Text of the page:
Citation. Hackbart v. Cincinnati Bengals, Inc., 601 F.2d 516, 1979 U.S. App. LEXIS 14111, 4 Fed. R. Evid. Serv. (Callaghan) 1042 (10th Cir. Colo. June 11, 1979)
Brief Fact Summary. Plaintiff, a professional football player, was injured when one of Defendant’s players intentionally struck him during a game. Both continued to play in the game and did not make any complaints at the time. Plaintiff later sued to recover for his injuries. Facts.
Synopsis of Rule of Law. Even in an inherently violent situation such as a game of professional football, it is possible for one to go beyond its customs and so be liable for injuries in tort.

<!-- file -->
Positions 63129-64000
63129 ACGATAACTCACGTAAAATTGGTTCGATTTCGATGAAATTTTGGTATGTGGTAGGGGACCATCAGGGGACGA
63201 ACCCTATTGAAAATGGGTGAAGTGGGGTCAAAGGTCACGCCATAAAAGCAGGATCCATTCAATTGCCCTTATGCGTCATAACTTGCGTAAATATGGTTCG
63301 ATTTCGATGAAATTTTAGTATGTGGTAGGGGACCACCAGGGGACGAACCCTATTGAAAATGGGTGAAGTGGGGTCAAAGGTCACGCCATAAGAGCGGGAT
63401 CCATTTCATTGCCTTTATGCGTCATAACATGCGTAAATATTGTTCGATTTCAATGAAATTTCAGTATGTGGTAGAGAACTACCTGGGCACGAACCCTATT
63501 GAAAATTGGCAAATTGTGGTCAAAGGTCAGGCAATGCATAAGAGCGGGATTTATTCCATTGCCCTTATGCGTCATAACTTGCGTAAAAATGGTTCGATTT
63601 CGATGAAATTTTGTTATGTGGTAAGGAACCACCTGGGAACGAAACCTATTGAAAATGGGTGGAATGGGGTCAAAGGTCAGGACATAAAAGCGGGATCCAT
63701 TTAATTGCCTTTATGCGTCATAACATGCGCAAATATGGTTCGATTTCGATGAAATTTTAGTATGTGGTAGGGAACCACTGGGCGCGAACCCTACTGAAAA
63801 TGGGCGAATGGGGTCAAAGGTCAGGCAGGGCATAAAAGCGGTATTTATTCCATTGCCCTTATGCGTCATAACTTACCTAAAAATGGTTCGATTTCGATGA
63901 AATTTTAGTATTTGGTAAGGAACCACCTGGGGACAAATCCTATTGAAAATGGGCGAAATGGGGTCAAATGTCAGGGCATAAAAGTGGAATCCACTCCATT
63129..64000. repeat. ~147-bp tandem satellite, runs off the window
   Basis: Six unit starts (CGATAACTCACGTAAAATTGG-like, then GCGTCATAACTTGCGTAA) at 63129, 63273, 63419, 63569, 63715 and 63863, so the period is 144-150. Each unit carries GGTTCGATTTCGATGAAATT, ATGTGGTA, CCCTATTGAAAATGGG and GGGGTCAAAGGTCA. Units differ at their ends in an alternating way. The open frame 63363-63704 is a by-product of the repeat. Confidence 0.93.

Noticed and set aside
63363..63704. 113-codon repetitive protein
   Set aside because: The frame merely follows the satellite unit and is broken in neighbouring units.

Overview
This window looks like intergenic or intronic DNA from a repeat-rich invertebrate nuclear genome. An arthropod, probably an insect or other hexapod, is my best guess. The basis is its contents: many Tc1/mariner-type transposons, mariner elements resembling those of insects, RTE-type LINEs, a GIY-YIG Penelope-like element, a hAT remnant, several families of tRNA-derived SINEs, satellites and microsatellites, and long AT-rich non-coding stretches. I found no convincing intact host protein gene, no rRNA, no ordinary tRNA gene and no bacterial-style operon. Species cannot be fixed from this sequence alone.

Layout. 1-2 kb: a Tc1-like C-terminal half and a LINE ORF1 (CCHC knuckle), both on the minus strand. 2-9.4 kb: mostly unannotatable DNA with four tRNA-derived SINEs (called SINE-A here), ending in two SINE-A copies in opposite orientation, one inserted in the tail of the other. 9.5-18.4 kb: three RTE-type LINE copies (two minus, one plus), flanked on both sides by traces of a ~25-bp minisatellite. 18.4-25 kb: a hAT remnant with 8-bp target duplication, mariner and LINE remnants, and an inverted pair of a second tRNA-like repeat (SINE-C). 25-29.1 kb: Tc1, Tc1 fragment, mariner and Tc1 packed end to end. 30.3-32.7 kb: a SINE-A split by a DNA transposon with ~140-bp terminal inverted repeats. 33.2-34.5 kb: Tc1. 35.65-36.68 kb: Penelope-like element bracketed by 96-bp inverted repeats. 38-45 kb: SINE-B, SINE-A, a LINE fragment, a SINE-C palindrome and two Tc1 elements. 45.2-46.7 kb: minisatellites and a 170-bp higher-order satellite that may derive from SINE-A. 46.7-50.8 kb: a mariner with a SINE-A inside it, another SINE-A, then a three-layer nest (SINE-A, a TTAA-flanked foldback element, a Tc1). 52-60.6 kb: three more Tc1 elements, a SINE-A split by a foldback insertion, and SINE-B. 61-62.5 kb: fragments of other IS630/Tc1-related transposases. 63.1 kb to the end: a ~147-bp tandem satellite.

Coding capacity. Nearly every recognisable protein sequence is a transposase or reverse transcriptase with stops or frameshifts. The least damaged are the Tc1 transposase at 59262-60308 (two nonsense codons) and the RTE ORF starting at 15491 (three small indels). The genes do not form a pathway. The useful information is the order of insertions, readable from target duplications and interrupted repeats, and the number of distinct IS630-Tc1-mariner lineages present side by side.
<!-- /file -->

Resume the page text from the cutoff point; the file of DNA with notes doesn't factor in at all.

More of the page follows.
Plaintiff was injured by one of Defendant’s players in a professional football game. Defendant’s player intentionally struck Plaintiff, but was not found to have intended to injure him. Neither of the two complained to officials at the time of the injury, but Plaintiff later sued to collect for his personal injuries. The trial court took judicial notice of the violent nature of professional football and found that the only remedies available to Plaintiff would be those administered within the game. Issue.
Was the Trial Court correct in finding that Plaintiff had no remedy at law due to the extremely violent nature of professional football?